Creating a Market for Energy Efficient Homes: The SAVE Act to the Rescue

The SAVE Act provides home ownership cost transparency - and rewards energy efficient owners at the same time.


***Today’s post comes from good friend and colleague, Corey Fitch. Corey is an accomplished energy auditor, BPI Building Analyst, PTCS Certified Technician and Senior Project Manager at Puget Sound Solar in Seattle. Corey was asked to provide a perspective on the SAVE Act, a piece of legislation that would enhance borrowing power for homeowners who focus on energy efficiency.***


Residential buildings consume 22% of the total energy used in the United States. This sector of energy consumption has been targeted as one of the primary areas where energy efficiency can produce significant reductions in energy consumption. At a local level, the City of Seattle has established efficiency goals for single family residences that seek to reduce the average energy consumption by 30% before 2024, and 80% by 2050. These are very aggressive goals, with a clear metric performance. What’s missing are regulatory instruments and market drivers to bring these goals to fruition.


Energy codes are the primary tool for state and local governments to ratchet up efficiency requirements, but revising codes is a highly bureaucratic process, and the progression of most energy codes is wildly out of line with the ambitious goals we have set for ourselves. What’s more, existing homes live outside the reach of energy code regulations, and short of time-of-sale requirements, regulators and policy makers lack a tool to address the energy consumption of these home.


Green building and energy efficiency certification and labeling programs such as EnergyStar, Built Green and The Living Building Challenge have shown promise for regulators as “reach codes” that use market differentiation to incentivize builders and homeowner to invest in energy efficiency. Furthermore programs like Clean Energy Works Oregon and Community Powers Works in Seattle, provide a robust host of services to encourage homeowners to reduce their environmental impact. The missing piece is true transparency and valuation of energy use in homes.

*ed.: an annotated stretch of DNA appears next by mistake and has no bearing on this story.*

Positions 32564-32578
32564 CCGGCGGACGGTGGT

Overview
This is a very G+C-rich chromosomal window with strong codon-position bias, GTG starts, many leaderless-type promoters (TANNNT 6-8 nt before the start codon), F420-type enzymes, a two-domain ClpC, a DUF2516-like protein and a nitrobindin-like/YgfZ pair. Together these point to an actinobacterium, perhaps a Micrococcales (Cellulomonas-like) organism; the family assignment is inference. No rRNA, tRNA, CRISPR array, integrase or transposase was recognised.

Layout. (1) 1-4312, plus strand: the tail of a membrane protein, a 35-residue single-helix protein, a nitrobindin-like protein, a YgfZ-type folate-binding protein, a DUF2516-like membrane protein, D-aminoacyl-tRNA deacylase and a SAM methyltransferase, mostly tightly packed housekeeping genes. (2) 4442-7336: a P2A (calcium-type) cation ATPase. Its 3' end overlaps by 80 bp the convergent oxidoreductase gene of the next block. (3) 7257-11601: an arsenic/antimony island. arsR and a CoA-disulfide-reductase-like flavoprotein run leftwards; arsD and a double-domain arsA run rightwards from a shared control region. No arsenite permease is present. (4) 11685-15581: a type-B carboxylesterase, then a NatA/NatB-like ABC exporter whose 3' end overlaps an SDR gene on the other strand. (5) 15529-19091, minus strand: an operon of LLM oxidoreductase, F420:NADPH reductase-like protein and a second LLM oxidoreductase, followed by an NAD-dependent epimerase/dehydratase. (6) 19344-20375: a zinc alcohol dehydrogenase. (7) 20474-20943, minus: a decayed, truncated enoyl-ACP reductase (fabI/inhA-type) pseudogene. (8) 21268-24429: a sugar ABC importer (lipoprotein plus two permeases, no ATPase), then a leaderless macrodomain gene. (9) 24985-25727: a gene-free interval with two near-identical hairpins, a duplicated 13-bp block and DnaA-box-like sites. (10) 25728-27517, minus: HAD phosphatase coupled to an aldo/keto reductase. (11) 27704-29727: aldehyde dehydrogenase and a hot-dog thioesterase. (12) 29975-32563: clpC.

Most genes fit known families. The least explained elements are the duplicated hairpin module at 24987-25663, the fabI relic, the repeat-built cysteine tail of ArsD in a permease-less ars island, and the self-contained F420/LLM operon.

Currently, energy use for a specific home is a black box to a would-be buyer, but differences in the energy performance of that home could end up costing a homeowner thousands of dollars more per year than a similar home down the block. This could amount to hundreds of thousands of dollars over the course of a typical 30yr loan.


The Sensible Accounting to Value Energy Act, or SAVE Act seeks to lend transparency to these hidden costs while allowing builders and homeowners to take credit for the energy efficiency improvements they make. This proposed piece of legislation would require the energy efficiency of a home to be factored into the appraisal process by mortgage underwriters, adding resale value to homes that show higher energy efficiency performance. Under this SAVE Act, expected energy costs would be included in the debt-to-income (DTI) ratio along with property taxes and insurance during underwriting adjusting the homebuyer’s borrowing power accordingly, and lenders would be instructed to add the net present value (NPV) of expected energy savings when calculating the loan-to-value ratio which would allow homeowners to finance energy efficiency improvements as part of the mortgage for a new home purchase. We already include expenses like property tax and homeowners insurance in mortgage underwriting; why not include energy costs that can easily exceed both of these expenses combined?


The SAVE Act proposes two means of estimating energy use for homes, either through the use of a $/square foot average for the region, or through an independent energy audit of the property. I hope to see the latter including in the final language of the bill, because without a true performance metric I don’t see this program achieving its intended effect.


This simple and logical regulatory requirement would shed light on the true costs associated with the ownership of specific homes, provide a means for consumers to make informed purchasing decisions, and allow builders and sellers to better market their efforts to achieve higher levels of energy performance by assigning a dollar amount to energy efficiency improvements.